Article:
• 152. THE DREIKURS MODEL:• Confronting Mistaken Goals.• Discipline is not punishment. It means self-control.• The teachers role is helping pupils to impose limits on themselves.• Teachers can model democratic behavior by providing guidance and leadership and involving pupils in setting rules and consequences.• All students want to belong. Their behavior is directed to belonging.• Misbehavior is the result of their mistaken belief that it will gain them peer recognition. [It is usually a mistake to assume that misbehavior is an attack directed at the teacher.]• Misbehavior is directed at mistaken goals: attention-getting, power-seeking, revenge, and displaying inadequacy. The trick is to identify the goal and act in ways that do not reinforce mistaken goals.• Teachers should encourage students efforts, but avoid praising their work [?] or character. [Others disagree.]• Support the idea that negative consequences follow inappropriate behavior by your actions.
    • 153. LIMIT SETTING ACTSNon-verbal:•Eye contact--composed face•Proximity•Calming gesture•Place hand on the pupils desk or book•Open students book and point at work to be started•Tap on teachers desk•Flash lights off and on•Personal contact [touching is powerful and potentiallydangerous]•Peer pressure [may assist but not something teacher candirect]•Model expected behavior•Point to posted rule•Circle child who is asleep/off-task while continuing lecture•The Stare
    • 154. LIMIT SETTING ACTSNon-verbal:•Silence [then follow up with gesture when the student looks up]•Blow a whistle, click a clicker, tinkle a bell, etc.•Ignore intentionally [note: by the time the teacher realizes thata child is off task, [there has usually been enough time forextinction to work if it is going to work.]•Start over•Talk with student after class•Nod or point with eye contact•Moving in [it is suggested that you not attempt the Fred Jonessequence unless you have been trained/practiced.]•Point at student•Hand gestures, e.g., palm down or out, thumbs down•Incorporate student who is off-task into the demonstration [nota put down: "Joe, please hold the end of this for me"]•Raise your hand [cooperative learning signal]•If a general problem, have class reenter the room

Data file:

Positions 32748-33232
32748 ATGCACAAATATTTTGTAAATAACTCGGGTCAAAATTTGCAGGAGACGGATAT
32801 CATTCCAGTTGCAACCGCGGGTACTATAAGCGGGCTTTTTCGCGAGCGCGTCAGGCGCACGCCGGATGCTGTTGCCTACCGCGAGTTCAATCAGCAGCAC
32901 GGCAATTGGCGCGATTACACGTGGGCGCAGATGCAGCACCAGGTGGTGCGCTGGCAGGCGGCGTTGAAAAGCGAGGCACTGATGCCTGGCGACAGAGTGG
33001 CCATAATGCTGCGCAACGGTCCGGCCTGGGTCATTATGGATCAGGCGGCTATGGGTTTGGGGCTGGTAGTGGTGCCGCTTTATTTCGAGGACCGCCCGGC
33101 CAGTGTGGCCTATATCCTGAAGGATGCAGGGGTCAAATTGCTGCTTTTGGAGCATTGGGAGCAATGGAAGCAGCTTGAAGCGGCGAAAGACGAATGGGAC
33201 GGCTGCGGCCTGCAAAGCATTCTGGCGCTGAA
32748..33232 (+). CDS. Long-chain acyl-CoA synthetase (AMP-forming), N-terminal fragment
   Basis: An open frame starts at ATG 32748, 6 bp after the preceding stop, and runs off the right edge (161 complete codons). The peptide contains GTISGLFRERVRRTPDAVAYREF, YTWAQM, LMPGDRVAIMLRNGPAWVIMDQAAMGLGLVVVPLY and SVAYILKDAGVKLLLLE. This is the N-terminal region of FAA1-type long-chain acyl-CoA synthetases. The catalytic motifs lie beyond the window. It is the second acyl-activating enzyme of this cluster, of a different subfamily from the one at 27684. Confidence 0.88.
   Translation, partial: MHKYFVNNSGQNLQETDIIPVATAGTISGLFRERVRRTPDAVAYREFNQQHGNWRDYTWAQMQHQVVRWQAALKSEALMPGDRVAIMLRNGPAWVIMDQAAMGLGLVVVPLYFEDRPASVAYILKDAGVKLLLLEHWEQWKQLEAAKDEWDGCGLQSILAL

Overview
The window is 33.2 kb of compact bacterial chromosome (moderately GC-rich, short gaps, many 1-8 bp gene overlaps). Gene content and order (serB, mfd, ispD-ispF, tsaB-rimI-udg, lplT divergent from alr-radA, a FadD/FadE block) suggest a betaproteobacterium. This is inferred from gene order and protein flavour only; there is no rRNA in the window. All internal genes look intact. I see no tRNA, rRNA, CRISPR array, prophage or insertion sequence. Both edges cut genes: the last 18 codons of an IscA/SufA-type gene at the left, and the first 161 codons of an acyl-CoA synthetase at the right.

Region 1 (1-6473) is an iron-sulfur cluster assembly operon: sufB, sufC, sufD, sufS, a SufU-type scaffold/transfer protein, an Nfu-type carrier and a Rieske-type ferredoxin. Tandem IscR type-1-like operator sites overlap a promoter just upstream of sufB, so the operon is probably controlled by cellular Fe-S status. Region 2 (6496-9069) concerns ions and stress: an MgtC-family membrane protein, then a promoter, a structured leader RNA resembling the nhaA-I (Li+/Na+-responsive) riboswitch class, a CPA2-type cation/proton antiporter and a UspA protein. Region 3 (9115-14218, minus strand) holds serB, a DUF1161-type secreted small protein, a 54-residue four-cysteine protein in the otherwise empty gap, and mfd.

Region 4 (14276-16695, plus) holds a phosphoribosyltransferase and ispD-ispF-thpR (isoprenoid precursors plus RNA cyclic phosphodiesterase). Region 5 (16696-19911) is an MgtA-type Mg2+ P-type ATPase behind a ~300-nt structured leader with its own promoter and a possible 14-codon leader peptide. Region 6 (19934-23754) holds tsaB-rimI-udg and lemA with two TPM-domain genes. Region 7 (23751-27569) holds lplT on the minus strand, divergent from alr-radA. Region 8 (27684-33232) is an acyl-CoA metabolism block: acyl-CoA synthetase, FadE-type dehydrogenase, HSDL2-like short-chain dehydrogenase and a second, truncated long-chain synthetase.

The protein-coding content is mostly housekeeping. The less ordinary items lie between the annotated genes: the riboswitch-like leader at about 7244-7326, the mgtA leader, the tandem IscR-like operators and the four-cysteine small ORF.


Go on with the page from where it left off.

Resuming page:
• 155. VERBAL ACTS SHORT OFCONSEQUENCES:• Call student by name• I need you to....• Quietly, calmly [one-to-one] state what you want, e.g., "I need you to...."• Compliment someone who is on task [Lee Canter says to compliment several acts before applying negative consequences]• Peer counseling [e.g., send a pair out so the rules can be explained before consequences affecting preferred activity time would be imposed• Broken record [in lieu of arguing about what happened] "I need you to...." "But Louie started it." "I need you to ...."• Limit setting acts are the preferred thing for the teacher to do to stop misbehavior...only use the negative consequences when limit setting isnt working or when the act is deliberate/persistent
    • 156. EFFECTIVE CLASSROOM MANAGEMENT: SUMMARY• The effective teacher emphasizes prevention rather than remediation in classroom management.• The teacher systematically approaches teaching by planning and preparing well in advance; setting expectations and teaching the procedures, routines and standards of behavior at the start of school and re-teaches as necessary; and• maintains these through prompt and consistent reinforcement of appropriate behavior and by providing appropriate, well-prepared lessons and activities that engage the learners.
    • 157. EFFECTIVE CLASSROOM MANAGERS: • Plan classroom procedures and rules carefully and in detail. • Systematically teach students procedures and expected behaviors. • Monitor student work and behavior closely. • Deal with inappropriate behavior quickly and consistently. • Organize instruction to maximize student task engagement and success. • Communicate directions and expectations clearly. • At the end of a class period/teaching day, it is important to analyze and reflect on the lesson if improvement as a teacher is to occur.
    • 159. 2-YR LEARNING PLAN PROF195 2012-2014 Back to our PROF190 courseware 162